Tags

Type your tag names separated by a space and hit enter

Cannabinoids in hair: strategy to prove marijuana/hashish consumption.
Forensic Sci Int. 2004 Oct 29; 145(2-3):143-7.FS

Abstract

Delta9-Tetrahydrocannabinol (THC) and 11-nor-Delta9-tetrahydrocannabinol-9-carboxylic acid (THCA) are equally used to indicate consumption of cannabis (hashish and marijuana). Publications of the early 90's demonstrate the possibilities of determining THC, cannabinol (CBN), and cannabidiol (CBD). All these substances are present in cannabis smoke and can be incorporated into the hair only by contamination. Generally, washing procedures should prevent false positive results, but finally it cannot be excluded that traces of THC may be found in hair after mere passive cannabis smoke exposure. Three authentic cases illustrate the problems originating in the exclusive determination of THC/CBN. The first example is the case of a couple living together in an apartment. Both persons' hair samples had been taken and gave positive results for THC and CBN. The male subject admitted smoking cannabis several times per day, but the female mate denied any consumption. Examination of the hair for THCA showed a high level (>6.6 pg/mg) in the sample of the male person and negative results (LOQ 0.1 pg/mg) in the sample of his mate. The second case hair is of a self admitted cannabis user's hair and was tested first by an immunoassay and GC/MS with a negative result. Nevertheless, the THCA concentration quantified in his sample was 2.7 pg/mg hair. The third hair sample is of a 2-year-old child that was tested positive for cannabis by using an immunochemical test. No THC and CBN were detectable by GC/MS, however, trace amounts of THCA using GC/MS/MS. A comparative study of hair samples (screening for cannabinoids using ELISA test, THC determination by GC/MS, THCA by GC/MS/MS) showed that only 26 segments of 66 were positive for both THC and THCA. Thirteen were negative for THC and positive for THCA, and six were positive for THC but negative for THCA. The cases were selected by an ELISA test or re-examined when the blood/urine results or the statement of the accused did not match with a THC outcome. The most appropriate strategy to prove cannabis consumption is immunochemical initial test followed by a GC/MS/MS confirmation of THCA.

Authors+Show Affiliations

Bayerisches Landeskriminalamt, Maillingerstrasse 15, 80636 Munich, Germany.No affiliation info available

Pub Type(s)

Journal Article

Language

eng

PubMed ID

15451086

Citation

Uhl, Michael, and Hans Sachs. "Cannabinoids in Hair: Strategy to Prove Marijuana/hashish Consumption." Forensic Science International, vol. 145, no. 2-3, 2004, pp. 143-7.
Uhl M, Sachs H. Cannabinoids in hair: strategy to prove marijuana/hashish consumption. Forensic Sci Int. 2004;145(2-3):143-7.
Uhl, M., & Sachs, H. (2004). Cannabinoids in hair: strategy to prove marijuana/hashish consumption. Forensic Science International, 145(2-3), 143-7.
Uhl M, Sachs H. Cannabinoids in Hair: Strategy to Prove Marijuana/hashish Consumption. Forensic Sci Int. 2004 Oct 29;145(2-3):143-7. PubMed PMID: 15451086.
* Article titles in AMA citation format should be in sentence-case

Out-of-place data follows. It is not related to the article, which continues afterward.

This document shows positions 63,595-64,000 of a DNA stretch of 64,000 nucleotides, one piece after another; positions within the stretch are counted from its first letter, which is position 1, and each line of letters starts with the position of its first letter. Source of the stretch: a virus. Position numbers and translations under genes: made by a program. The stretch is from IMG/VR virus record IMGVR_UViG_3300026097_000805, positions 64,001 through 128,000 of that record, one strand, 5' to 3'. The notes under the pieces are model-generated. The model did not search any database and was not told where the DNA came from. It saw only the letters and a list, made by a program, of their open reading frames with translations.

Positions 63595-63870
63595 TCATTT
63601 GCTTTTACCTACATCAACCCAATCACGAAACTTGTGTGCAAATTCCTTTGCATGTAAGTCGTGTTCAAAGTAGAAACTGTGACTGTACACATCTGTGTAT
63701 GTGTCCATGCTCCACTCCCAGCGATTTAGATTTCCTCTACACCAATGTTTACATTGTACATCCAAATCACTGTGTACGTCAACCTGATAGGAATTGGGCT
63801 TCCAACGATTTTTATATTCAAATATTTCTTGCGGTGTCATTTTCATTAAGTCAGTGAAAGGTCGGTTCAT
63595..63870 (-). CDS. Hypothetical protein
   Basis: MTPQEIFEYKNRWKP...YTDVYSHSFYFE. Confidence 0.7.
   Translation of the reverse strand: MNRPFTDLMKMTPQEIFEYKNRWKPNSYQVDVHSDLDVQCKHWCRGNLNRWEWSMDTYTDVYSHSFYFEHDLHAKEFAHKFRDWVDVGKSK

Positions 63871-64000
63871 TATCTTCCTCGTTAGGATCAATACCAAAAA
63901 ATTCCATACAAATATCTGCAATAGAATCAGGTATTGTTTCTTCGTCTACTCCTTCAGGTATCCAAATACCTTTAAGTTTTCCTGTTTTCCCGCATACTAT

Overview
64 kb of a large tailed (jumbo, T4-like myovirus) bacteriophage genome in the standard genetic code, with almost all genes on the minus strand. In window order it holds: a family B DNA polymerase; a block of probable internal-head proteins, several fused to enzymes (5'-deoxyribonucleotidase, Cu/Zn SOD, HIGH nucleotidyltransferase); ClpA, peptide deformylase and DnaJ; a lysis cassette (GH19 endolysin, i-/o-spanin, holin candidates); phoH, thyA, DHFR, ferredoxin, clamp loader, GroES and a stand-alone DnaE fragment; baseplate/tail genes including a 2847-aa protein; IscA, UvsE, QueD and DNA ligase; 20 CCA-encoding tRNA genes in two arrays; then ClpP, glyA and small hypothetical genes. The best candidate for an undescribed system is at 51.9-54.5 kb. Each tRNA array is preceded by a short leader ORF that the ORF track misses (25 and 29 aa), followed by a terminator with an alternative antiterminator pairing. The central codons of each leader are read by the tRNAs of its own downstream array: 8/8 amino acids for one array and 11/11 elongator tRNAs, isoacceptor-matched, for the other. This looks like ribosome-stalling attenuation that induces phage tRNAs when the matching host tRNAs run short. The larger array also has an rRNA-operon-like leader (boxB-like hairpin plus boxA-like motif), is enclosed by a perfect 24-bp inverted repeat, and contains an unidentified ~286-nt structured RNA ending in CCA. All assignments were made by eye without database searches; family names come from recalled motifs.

TY - JOUR T1 - Cannabinoids in hair: strategy to prove marijuana/hashish consumption. AU - Uhl,Michael, AU - Sachs,Hans, PY - 2004/9/29/pubmed PY - 2004/12/22/medline PY - 2004/9/29/entrez SP - 143 EP - 7 JF - Forensic science international JO - Forensic Sci Int VL - 145 IS - 2-3 N2 - Delta9-Tetrahydrocannabinol (THC) and 11-nor-Delta9-tetrahydrocannabinol-9-carboxylic acid (THCA) are equally used to indicate consumption of cannabis (hashish and marijuana). Publications of the early 90's demonstrate the possibilities of determining THC, cannabinol (CBN), and cannabidiol (CBD). All these substances are present in cannabis smoke and can be incorporated into the hair only by contamination. Generally, washing procedures should prevent false positive results, but finally it cannot be excluded that traces of THC may be found in hair after mere passive cannabis smoke exposure. Three authentic cases illustrate the problems originating in the exclusive determination of THC/CBN. The first example is the case of a couple living together in an apartment. Both persons' hair samples had been taken and gave positive results for THC and CBN. The male subject admitted smoking cannabis several times per day, but the female mate denied any consumption. Examination of the hair for THCA showed a high level (>6.6 pg/mg) in the sample of the male person and negative results (LOQ 0.1 pg/mg) in the sample of his mate. The second case hair is of a self admitted cannabis user's hair and was tested first by an immunoassay and GC/MS with a negative result. Nevertheless, the THCA concentration quantified in his sample was 2.7 pg/mg hair. The third hair sample is of a 2-year-old child that was tested positive for cannabis by using an immunochemical test. No THC and CBN were detectable by GC/MS, however, trace amounts of THCA using GC/MS/MS. A comparative study of hair samples (screening for cannabinoids using ELISA test, THC determination by GC/MS, THCA by GC/MS/MS) showed that only 26 segments of 66 were positive for both THC and THCA. Thirteen were negative for THC and positive for THCA, and six were positive for THC but negative for THCA. The cases were selected by an ELISA test or re-examined when the blood/urine results or the statement of the accused did not match with a THC outcome. The most appropriate strategy to prove cannabis consumption is immunochemical initial test followed by a GC/MS/MS confirmation of THCA. SN - 0379-0738 UR - https://www.unboundmedicine.com/medline/citation/15451086/Cannabinoids_in_hair:_strategy_to_prove_marijuana/hashish_consumption_ L2 - https://linkinghub.elsevier.com/retrieve/pii/S0379073804002440 DB - PRIME DP - Unbound Medicine ER -